While much of what is done in a teen’s online life, though, may resemble that of an earlier generation, the difference in potential impact raises enough red flags to be considered an entirely new and different experience. For example, the breadth and depth of a posting means that the consequences are much broader and longer-lasting than something we may have told our friends when we were younger. The repercussions of an online comment can follow someone forever, and unfortunately for today’s digital natives, the margin for error is much narrower than when we were young. As a result, they lack the opportunity to make mistakes and learn from them.

So how can we as parents and educators help our children learn how to live online in this brave, new world? At Keystone, we tell students repeatedly to think before they post. We have assemblies about it, we discuss it in advisory, and posted around school is a sign that asks them to consider whether something they plan to post is true, helpful, inspiring, necessary, and kind-the acronym is THINK.

Perhaps we also need to teach children one of my favorite lessons from Abraham Lincoln. Lincoln had a practice of writing a “hot letter,” that he would then put to the side. Later, when he had calmed down, he would write on the letter, “never signed, never sent.” For example, after the Battle of Gettysburg, President Lincoln wrote the victorious General George Meade an angry missive castigating him for not pursuing General Robert E. Lee more forcefully. He did not send it, and while Lincoln was frustrated with the Union army’s inaction in the aftermath of the battle, he preserved his relationship with General Meade. Our children need to practice putting something in draft, not sending it, and revisiting it later. Most likely, they will not regret the chance to revisit what they wrote in the light of a new day.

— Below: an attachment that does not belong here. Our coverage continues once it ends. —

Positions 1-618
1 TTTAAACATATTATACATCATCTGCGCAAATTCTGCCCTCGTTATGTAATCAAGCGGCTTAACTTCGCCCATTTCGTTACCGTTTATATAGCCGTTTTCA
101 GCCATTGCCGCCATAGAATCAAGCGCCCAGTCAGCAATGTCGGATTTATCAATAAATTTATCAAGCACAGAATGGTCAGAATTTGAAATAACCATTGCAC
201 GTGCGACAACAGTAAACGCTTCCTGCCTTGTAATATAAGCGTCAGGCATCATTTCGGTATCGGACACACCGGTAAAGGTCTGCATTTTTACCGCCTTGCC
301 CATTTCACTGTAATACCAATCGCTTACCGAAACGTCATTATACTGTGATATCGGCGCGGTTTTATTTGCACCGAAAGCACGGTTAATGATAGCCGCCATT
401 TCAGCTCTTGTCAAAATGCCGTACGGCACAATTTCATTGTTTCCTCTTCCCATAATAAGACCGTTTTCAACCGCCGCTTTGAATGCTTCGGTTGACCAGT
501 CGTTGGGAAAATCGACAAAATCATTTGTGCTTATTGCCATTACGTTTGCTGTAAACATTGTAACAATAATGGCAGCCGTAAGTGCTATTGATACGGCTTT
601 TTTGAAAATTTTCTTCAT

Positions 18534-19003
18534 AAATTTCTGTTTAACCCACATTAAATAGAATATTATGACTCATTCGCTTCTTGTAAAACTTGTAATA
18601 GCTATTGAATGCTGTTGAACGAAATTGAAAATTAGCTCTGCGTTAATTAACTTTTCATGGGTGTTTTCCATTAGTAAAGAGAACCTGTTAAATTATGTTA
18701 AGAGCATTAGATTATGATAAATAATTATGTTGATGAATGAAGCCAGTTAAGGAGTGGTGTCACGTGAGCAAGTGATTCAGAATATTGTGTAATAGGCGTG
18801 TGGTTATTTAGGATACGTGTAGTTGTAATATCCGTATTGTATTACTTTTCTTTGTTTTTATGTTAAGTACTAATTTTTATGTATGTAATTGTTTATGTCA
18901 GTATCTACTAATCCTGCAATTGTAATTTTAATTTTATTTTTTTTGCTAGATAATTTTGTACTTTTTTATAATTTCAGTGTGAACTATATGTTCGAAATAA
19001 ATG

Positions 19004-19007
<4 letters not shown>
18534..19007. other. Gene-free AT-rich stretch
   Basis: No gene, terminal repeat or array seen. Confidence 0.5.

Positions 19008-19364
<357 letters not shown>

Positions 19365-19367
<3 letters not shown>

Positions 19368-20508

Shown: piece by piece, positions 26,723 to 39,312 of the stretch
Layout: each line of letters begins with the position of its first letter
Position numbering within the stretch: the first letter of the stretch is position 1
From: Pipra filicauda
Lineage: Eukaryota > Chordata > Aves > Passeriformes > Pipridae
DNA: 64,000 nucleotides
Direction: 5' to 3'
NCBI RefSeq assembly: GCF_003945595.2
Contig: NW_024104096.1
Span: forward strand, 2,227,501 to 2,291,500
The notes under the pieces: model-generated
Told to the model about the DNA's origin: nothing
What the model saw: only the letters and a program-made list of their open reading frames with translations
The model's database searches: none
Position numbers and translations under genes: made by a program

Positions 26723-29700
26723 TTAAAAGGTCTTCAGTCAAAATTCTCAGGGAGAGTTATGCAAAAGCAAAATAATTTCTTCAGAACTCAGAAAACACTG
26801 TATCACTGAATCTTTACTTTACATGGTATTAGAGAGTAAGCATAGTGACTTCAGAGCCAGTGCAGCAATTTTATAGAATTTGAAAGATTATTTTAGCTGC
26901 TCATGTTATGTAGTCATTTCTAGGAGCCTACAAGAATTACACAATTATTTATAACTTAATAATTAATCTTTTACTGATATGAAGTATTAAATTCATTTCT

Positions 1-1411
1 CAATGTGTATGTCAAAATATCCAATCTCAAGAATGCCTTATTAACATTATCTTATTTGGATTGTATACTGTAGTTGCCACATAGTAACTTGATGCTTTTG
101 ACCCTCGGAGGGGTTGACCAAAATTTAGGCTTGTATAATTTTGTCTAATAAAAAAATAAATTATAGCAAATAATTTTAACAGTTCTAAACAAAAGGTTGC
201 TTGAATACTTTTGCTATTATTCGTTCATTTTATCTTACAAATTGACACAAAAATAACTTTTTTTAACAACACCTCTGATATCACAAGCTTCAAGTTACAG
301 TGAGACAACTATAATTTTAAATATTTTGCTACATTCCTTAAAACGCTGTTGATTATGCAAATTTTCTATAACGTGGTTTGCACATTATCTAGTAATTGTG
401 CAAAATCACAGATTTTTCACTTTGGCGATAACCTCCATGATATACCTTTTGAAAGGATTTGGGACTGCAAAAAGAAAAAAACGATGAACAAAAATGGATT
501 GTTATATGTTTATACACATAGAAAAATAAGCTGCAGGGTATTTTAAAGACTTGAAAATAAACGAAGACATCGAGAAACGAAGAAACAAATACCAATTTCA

As parents, we need to educate ourselves as much as is possible so we can guide our children. To that end, on Wednesday evening, February 13th, from 6-7:30 p.m., Donna McElroy, a highly regarded San Antonio attorney, will speak in the Keystone Theater on cyber safety and creating one’s digital footprint. This presentation will be for adults. Ms. McElroy spoke to students in grades 6-12 on February 6th during the school day. Ms. McElroy has spoken to Keystone parents and students in the past, and people have found her remarks helpful.

I hope to see you on Wednesday. Regardless of how we feel about social media, it will be a component of our children’s world, and if we want them to be successful and happy, we need to teach them how to use it according to Keystone’s core values of ethical growth and responsible leadership.

Make the most of these moments - every one of them

February 01, 2019
By Billy Handmaker

“Doing the best at this moment puts you in the best place for the next moment
-”Oprah Winfrey

What a moment! At the postseason basketball tournament, our sixth-grade girls were down much of the game but went ahead with less than two minutes on a shot that hit nothing but net. My generation would call it a Kodak moment. Our girls went on to win the game and move on to the next round in the postseason tournament. The players, the coaches, and the fans all erupted, and I felt lucky to witness the sheer joy on everyone’s faces.

Such is the resonance of special moments in our lives say Chip and Dan Heath, authors of “The Power of Moments.” In their best-selling book, the Heath brothers explain how certain events can alter the course of our existence. We know this intuitively as we celebrate the birth of a child, the first day of school, graduation, weddings, and other happy life-cycle events. Sadly, we also realize that the death of a loved one, the end of a relationship, or the termination of employment can signal the close of one period and the need to rebuild in preparation for what may come next.